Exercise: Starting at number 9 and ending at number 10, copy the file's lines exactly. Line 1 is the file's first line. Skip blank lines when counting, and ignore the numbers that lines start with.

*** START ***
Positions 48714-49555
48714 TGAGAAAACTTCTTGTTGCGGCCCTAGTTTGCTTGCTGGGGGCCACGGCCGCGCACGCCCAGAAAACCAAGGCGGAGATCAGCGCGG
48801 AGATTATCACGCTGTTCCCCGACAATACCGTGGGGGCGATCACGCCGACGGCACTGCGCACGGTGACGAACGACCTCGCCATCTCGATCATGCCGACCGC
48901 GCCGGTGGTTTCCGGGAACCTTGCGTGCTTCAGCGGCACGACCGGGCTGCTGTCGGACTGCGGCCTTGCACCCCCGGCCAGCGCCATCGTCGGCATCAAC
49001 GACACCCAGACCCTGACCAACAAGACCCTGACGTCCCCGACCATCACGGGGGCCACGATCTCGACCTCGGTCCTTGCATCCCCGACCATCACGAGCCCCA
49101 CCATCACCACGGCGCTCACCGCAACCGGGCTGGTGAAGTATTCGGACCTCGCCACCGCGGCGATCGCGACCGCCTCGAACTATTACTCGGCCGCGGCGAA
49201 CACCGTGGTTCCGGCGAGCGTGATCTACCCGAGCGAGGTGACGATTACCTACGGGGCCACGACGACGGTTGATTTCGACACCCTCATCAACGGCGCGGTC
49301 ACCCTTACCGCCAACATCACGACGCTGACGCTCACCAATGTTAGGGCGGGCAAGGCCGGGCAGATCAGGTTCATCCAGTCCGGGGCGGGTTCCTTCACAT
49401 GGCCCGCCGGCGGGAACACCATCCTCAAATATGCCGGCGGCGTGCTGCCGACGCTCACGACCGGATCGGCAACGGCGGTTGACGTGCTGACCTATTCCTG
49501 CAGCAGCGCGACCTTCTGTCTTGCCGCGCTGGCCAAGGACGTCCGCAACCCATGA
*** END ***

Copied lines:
49401 GGCCCGCCGGCGGGAACACCATCCTCAAATATGCCGGCGGCGTGCTGCCGACGCTCACGACCGGATCGGCAACGGCGGTTGACGTGCTGACCTATTCCTG
49501 CAGCAGCGCGACCTTCTGTCTTGCCGCGCTGGCCAAGGACGTCCGCAACCCATGA